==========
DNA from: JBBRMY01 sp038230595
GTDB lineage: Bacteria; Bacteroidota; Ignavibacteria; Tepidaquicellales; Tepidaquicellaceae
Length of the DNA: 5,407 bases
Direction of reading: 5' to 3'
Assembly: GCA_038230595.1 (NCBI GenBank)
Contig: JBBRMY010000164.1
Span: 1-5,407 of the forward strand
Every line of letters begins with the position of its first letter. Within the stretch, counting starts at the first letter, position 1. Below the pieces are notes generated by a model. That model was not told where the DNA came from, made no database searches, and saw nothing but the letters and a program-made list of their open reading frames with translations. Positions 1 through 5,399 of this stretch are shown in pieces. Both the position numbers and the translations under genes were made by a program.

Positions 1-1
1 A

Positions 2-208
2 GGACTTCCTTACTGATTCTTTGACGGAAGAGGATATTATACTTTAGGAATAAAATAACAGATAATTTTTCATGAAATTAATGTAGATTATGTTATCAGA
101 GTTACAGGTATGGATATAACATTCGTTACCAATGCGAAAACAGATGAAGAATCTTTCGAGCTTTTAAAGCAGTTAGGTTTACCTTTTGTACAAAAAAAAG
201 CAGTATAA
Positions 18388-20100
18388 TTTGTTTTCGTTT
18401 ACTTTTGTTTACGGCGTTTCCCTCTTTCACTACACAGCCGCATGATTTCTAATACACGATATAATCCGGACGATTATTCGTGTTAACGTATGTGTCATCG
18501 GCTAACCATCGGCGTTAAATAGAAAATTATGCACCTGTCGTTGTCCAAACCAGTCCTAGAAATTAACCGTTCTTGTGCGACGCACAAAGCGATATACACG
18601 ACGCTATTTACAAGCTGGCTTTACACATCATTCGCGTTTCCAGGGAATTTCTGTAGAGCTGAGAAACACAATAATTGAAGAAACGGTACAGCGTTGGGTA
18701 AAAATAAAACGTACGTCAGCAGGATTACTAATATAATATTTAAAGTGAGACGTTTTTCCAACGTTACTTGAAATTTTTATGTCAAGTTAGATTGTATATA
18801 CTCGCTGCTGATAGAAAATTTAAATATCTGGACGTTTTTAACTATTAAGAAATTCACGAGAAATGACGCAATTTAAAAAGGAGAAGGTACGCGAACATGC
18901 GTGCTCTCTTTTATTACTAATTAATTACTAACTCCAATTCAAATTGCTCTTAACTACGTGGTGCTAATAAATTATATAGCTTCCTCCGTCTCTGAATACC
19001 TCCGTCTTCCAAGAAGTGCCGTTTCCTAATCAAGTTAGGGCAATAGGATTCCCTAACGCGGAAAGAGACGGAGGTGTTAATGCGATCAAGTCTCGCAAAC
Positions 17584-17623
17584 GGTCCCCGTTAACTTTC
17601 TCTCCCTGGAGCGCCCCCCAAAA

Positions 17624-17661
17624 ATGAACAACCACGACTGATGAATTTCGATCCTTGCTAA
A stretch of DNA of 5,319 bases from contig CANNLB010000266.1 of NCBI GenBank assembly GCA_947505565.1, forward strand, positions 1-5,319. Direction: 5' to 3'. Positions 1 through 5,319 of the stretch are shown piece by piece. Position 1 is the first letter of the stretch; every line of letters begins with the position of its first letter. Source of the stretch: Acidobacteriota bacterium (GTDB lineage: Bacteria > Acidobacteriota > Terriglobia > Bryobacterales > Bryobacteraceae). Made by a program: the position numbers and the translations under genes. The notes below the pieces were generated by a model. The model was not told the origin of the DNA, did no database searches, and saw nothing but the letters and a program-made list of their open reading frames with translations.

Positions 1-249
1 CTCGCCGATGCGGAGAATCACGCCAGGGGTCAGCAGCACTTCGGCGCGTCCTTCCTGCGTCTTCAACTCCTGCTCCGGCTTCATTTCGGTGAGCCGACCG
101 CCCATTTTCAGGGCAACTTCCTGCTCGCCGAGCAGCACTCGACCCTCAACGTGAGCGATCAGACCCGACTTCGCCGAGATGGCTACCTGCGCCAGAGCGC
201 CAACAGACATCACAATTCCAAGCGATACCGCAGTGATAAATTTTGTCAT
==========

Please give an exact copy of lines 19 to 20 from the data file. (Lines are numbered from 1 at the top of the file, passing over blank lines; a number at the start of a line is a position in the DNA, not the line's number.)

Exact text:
18601 ACGCTATTTACAAGCTGGCTTTACACATCATTCGCGTTTCCAGGGAATTTCTGTAGAGCTGAGAAACACAATAATTGAAGAAACGGTACAGCGTTGGGTA
18701 AAAATAAAACGTACGTCAGCAGGATTACTAATATAATATTTAAAGTGAGACGTTTTTCCAACGTTACTTGAAATTTTTATGTCAAGTTAGATTGTATATA